I was really “OK” with “retirement.” I didn’t “need” anything; not really, although there’s always some “thing” a woman wants to buy, and I couldn’t always do that. When I broke my foot; Jerry and I decided that I would not go back to work at my part-time job. We both agreed that if something came along that I was interested in, I most certainly would consider it, but otherwise, I would be a community volunteer, gym rat and grandmother, as well as keeping my household running and MAYBE, even cooking! (Let’s not go overboard!)
Something came up. My long-time and very good friend Ellen called me about a position as a “care coordinator” at the Fairborn Senior Center. This would be 30 hours a week and it would be casework, information and referral, and God only knows what else.
Back up a little. I went to Wright State University from June of 1971 until August of 1974 and earned a Bachelor of Arts Degree in Social Work. At that time, the peak population of the Baby-Boomers were clamoring for every type of job in every industry. It was no different in Social Work, but I had a plan; or so I thought.
I moved to Columbus—yeah, for a guy, who I quit dating in a month!—and I had a job working in a wholesaler for flooring, carpet and linoleum. I worked the phones and took orders for hard surface. I didn’t hate this job; it really was like family to this 21-year-old girl who was on her own for the first time. I didn’t make much, but I put food on my own table and I was independent. But the idea was to find a Social Work position and then work toward my Masters. At that time The Ohio State University and Case Western Reserve University in Cleveland were the only schools in Ohio with Masters in Social Work Degrees. It made sense.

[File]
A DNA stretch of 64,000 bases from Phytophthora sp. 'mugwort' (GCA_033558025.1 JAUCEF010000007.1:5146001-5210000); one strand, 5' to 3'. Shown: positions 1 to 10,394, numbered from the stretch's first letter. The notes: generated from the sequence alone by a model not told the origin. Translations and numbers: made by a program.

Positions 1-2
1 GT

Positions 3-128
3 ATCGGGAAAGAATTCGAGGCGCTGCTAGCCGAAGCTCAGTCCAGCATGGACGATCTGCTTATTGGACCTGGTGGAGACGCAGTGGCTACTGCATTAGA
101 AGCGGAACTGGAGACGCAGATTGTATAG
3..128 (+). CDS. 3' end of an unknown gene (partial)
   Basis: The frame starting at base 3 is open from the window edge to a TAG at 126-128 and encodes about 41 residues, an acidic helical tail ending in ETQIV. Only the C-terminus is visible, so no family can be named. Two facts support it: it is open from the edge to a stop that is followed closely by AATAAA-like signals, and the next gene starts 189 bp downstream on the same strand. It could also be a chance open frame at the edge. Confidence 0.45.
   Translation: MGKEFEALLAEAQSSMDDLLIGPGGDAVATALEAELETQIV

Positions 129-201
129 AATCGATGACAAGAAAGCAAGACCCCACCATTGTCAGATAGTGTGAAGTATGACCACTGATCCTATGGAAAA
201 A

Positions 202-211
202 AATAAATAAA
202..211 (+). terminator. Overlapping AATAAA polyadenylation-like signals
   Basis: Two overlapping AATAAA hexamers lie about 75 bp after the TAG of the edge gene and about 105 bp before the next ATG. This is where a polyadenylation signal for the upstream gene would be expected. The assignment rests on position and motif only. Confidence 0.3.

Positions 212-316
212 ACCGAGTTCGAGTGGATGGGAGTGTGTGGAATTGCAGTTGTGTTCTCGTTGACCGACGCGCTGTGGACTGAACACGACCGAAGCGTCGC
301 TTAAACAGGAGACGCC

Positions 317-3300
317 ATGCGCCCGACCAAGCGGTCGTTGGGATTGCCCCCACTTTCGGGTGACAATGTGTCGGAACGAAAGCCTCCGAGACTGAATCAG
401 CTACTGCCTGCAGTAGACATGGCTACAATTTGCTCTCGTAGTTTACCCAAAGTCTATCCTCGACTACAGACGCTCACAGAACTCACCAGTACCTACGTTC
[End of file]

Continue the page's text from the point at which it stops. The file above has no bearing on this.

I took tests and applied, but I never found a job; although I enjoyed many things about that year, but for me it was that “away year” that I did not experience while living at home attending college. However, when my father had a heart attack on my brother’s 12th birthday, September 14, 1975, at the age of 45; it was a very simple decision to just come back to Fairborn and go from there.
Since I only had two more years with my Dad, I have NEVER regretted that decision, and the ultimate change it made in my life’s path.
I got a job working at the old Farmers and Merchants Bank on Main Street, and that is where I worked with Ellen as 21 and 22-year-old young women. I met Jerry in October of 1975 and I lived at home until December of 1976, when I moved into an apartment by myself. That year was a year of reestablishment of my life and helping out at home as I was able.
Jerry proposed—I guess that’s what we called it—in January of 1977, and we were formally engaged (putting-it-in-the-paper engaged) in April, and married in November. As I have mentioned, my father died in August of that year.
So, life changed. Although I worked hard at my job at the bank, I never had the opportunity to go back to school and I never pursued anything else. We were 31 and 24 when we married and our first child was born six years later, and our second five after that. We weren’t young parents.